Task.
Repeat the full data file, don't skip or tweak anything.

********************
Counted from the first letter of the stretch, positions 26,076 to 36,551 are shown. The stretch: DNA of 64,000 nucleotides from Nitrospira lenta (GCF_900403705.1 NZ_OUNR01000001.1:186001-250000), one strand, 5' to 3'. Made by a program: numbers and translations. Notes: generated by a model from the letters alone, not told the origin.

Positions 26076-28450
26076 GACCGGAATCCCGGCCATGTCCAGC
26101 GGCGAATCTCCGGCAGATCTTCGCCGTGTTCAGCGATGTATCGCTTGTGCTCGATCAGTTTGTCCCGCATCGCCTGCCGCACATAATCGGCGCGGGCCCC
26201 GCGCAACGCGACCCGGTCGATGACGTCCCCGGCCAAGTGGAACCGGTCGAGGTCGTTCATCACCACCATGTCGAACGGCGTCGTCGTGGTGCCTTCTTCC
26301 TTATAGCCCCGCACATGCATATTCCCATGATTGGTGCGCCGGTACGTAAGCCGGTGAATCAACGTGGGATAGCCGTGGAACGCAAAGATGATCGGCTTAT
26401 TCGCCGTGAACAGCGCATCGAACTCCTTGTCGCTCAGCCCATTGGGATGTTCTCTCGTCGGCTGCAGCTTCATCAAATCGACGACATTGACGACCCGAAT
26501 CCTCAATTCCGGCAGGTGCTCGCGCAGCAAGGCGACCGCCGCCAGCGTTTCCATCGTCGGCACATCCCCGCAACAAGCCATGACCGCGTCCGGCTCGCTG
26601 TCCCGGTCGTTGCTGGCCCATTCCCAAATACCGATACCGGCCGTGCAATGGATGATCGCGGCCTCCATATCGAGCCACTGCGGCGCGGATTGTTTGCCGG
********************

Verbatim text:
Counted from the first letter of the stretch, positions 26,076 to 36,551 are shown. The stretch: DNA of 64,000 nucleotides from Nitrospira lenta (GCF_900403705.1 NZ_OUNR01000001.1:186001-250000), one strand, 5' to 3'. Made by a program: numbers and translations. Notes: generated by a model from the letters alone, not told the origin.

Positions 26076-28450
26076 GACCGGAATCCCGGCCATGTCCAGC
26101 GGCGAATCTCCGGCAGATCTTCGCCGTGTTCAGCGATGTATCGCTTGTGCTCGATCAGTTTGTCCCGCATCGCCTGCCGCACATAATCGGCGCGGGCCCC
26201 GCGCAACGCGACCCGGTCGATGACGTCCCCGGCCAAGTGGAACCGGTCGAGGTCGTTCATCACCACCATGTCGAACGGCGTCGTCGTGGTGCCTTCTTCC
26301 TTATAGCCCCGCACATGCATATTCCCATGATTGGTGCGCCGGTACGTAAGCCGGTGAATCAACGTGGGATAGCCGTGGAACGCAAAGATGATCGGCTTAT
26401 TCGCCGTGAACAGCGCATCGAACTCCTTGTCGCTCAGCCCATTGGGATGTTCTCTCGTCGGCTGCAGCTTCATCAAATCGACGACATTGACGACCCGAAT
26501 CCTCAATTCCGGCAGGTGCTCGCGCAGCAAGGCGACCGCCGCCAGCGTTTCCATCGTCGGCACATCCCCGCAACAAGCCATGACCGCGTCCGGCTCGCTG
26601 TCCCGGTCGTTGCTGGCCCATTCCCAAATACCGATACCGGCCGTGCAATGGATGATCGCGGCCTCCATATCGAGCCACTGCGGCGCGGATTGTTTGCCGG